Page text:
Guide Dogs of Texas is one of the area’s best-kept secrets. Most folks have never heard of the nonprofit. But it has quietly improved the lives of the sight impaired across Texas for nearly 30 years. And the dream of changing many more keeps it going.
Today it’s the only school of its kind in the state accredited by the International Guide Dog Federation. And, as the demand for these amazing canines increases, it is ramping up operations, too, in spite of limited funds.
“The population of Texas keeps growing, and the need grows with it,” CEO Sandy Merrill said. “We’re also seeing the impact of diabetic retinopathy increasing, causing blindness. And sadly, a lot of the people being diagnosed with Type 2 diabetes early in their lives are now starting to lose sight. Our population is also aging, and one in three people over 65 experience some kind of eye disease.”
The organization charges $1 to clients for its services, from assessment to providing individually suited, rigorously trained guide dogs and continuous support. For a blind person, a guide dog can make a world of difference. Faithful companions and skilled guides, the canines perform an amazing range of tasks and adjust to each owner.
GDTX has 30 active client-dog teams working, and more dogs in training than ever before. Still, there’s a two-year waiting list. It can be shorter if an applicant is deemed a perfect match for a dog.
Guide dogs are a very special breed – so special, in fact, that Merrill and her staff have developed their own in-house breeding program with Labrador retrievers.
Training starts almost at birth. At eight weeks, volunteers take the pups for 18 months to two years. Genetic testing for problems and regular progress assessments keep the process on track. It’s been so successful about 75% graduate as guide dogs.
Those that don’t make the cut often go to other kinds of service, such as ambassador dogs or rescue dogs, or work in the organization’s innovative Buddy Dogs Youth Program for young people 17 and under with impaired or failing vision.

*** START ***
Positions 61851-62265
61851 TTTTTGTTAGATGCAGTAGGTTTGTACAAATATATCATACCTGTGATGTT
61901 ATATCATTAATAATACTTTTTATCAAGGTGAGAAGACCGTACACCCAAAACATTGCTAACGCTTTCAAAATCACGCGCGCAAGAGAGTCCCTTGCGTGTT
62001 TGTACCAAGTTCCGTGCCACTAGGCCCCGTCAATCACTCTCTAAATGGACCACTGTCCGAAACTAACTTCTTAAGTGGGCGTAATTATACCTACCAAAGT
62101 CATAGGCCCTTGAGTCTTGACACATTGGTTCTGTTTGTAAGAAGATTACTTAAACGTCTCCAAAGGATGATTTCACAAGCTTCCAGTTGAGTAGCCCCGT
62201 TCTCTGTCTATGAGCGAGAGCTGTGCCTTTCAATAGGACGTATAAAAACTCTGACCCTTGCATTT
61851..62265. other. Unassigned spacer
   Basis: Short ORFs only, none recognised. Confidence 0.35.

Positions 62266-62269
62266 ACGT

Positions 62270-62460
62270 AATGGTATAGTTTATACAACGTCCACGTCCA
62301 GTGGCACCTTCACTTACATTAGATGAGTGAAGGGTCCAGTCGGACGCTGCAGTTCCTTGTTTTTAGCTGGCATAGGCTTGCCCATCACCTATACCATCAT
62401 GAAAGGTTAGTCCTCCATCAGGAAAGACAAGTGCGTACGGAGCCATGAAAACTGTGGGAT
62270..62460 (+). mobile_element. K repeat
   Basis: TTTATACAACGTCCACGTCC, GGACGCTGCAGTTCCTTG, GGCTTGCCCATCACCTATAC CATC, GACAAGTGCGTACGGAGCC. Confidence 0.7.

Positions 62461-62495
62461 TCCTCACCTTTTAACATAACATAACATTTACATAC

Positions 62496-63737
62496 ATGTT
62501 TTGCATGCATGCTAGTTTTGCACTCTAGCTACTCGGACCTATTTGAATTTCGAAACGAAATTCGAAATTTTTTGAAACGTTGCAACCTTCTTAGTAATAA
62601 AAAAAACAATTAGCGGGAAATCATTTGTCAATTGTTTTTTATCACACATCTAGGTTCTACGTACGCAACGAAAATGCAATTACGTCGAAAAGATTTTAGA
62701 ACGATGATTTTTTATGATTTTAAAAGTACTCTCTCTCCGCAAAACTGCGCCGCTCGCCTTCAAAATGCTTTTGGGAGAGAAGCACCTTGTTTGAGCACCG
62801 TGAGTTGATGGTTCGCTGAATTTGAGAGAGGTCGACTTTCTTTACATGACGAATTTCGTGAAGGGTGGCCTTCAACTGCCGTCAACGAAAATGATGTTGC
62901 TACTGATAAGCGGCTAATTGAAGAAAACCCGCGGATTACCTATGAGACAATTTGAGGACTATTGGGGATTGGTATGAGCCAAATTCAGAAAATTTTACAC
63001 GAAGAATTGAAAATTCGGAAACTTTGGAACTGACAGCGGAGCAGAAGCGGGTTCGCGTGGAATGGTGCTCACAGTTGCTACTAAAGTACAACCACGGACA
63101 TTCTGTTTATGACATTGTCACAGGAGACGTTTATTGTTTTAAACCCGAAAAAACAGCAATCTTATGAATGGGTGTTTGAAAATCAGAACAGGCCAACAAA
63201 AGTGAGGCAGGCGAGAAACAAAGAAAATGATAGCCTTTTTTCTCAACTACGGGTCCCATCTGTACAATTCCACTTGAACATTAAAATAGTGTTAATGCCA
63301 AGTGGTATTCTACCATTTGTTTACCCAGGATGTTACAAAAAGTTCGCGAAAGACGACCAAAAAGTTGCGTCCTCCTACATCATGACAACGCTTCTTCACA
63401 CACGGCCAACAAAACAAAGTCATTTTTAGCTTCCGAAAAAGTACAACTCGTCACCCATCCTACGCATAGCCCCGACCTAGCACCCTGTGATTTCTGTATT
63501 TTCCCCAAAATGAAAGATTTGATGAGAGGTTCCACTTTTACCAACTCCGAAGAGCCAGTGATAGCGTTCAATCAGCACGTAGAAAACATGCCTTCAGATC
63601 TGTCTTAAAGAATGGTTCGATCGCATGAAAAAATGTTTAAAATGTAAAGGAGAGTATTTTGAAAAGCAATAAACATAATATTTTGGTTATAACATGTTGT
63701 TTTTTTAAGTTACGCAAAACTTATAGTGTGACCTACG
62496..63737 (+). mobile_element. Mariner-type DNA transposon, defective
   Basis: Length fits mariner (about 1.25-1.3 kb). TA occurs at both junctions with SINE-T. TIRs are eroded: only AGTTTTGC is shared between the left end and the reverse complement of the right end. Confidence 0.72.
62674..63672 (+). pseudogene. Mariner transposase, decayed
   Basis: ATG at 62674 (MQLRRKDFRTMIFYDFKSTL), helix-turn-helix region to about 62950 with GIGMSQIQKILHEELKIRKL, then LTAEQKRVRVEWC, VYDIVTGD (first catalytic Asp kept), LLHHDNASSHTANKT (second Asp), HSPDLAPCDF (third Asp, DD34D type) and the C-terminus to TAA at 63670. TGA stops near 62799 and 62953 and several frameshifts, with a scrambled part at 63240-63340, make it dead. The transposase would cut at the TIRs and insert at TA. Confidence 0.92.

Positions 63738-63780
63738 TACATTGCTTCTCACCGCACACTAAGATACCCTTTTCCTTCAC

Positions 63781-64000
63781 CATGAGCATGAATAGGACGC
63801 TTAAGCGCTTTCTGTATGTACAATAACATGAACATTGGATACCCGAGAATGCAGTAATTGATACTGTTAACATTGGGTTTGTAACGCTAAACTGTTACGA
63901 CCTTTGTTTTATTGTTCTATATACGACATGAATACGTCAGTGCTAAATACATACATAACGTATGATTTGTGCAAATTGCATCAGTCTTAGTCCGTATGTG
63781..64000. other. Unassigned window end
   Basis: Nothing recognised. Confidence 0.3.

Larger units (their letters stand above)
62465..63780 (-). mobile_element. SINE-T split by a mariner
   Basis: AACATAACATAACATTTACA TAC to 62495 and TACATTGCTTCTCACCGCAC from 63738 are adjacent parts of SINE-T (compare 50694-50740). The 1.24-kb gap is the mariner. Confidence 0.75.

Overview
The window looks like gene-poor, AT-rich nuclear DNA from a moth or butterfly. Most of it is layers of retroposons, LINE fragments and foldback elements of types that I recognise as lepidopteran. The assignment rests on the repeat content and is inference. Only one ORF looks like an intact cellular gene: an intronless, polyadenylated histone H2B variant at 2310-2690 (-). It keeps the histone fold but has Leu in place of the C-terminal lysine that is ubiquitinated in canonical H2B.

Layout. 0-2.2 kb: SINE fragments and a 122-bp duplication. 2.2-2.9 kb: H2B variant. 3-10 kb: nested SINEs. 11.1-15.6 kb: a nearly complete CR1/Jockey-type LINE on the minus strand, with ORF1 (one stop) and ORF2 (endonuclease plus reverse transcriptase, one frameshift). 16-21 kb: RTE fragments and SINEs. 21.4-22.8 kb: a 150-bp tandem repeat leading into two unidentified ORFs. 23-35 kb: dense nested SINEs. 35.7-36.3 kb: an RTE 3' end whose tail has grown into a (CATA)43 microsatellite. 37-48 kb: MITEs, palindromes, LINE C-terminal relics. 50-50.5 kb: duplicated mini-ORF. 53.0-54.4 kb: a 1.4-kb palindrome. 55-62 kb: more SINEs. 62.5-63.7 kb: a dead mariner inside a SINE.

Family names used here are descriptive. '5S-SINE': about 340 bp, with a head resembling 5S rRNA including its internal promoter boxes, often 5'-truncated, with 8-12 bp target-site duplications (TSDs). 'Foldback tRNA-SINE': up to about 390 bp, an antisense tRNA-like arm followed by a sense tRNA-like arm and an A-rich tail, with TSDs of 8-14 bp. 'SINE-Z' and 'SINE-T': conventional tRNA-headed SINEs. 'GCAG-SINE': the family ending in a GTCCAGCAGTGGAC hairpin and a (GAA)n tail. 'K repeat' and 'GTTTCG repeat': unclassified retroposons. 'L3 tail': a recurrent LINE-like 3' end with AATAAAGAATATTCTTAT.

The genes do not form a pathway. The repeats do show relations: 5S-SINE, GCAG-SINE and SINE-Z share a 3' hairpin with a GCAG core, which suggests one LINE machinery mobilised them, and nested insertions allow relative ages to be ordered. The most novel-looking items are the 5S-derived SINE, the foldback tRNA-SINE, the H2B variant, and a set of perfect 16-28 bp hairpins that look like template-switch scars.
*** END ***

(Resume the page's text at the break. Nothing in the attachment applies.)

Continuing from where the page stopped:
Merrill never imagined she would follow this path.
“When I started 20 years ago, we were operating out of a rented house living with the dogs we were training, and clients would come and stay with us,” she said.
Today the headquarters has kennels, a training pavilion and offices in the Shearer Hills area. Clients don’t have to travel – GDTX sends certified instructors to them, and they spend weeks training the new human-dog teams to work together in their own environments, a practice that sets the organization apart.
It also has its own certification program, a three- to four-year apprenticeship. Merrill is hoping to expand that program with new applicants.
“It is a real career, and it’s the best job in the world, and one of the best-kept secrets. You get to work with these incredible creatures, and then you go out and you change someone’s life,” she said.
To help more people with vision issues, GDTX needs additional support, from volunteers and sustaining members to corporate sponsorships, such as the $8,000 in heating, ventilation and air-conditioning improvements Shafer Services Plus recently donated. The owner volunteered with his parents at GDTX when he was young, and never forgot the work these dedicated people and dogs do without fanfare.
Their mission deserves support. To help, visit guidedogsoftexas.org.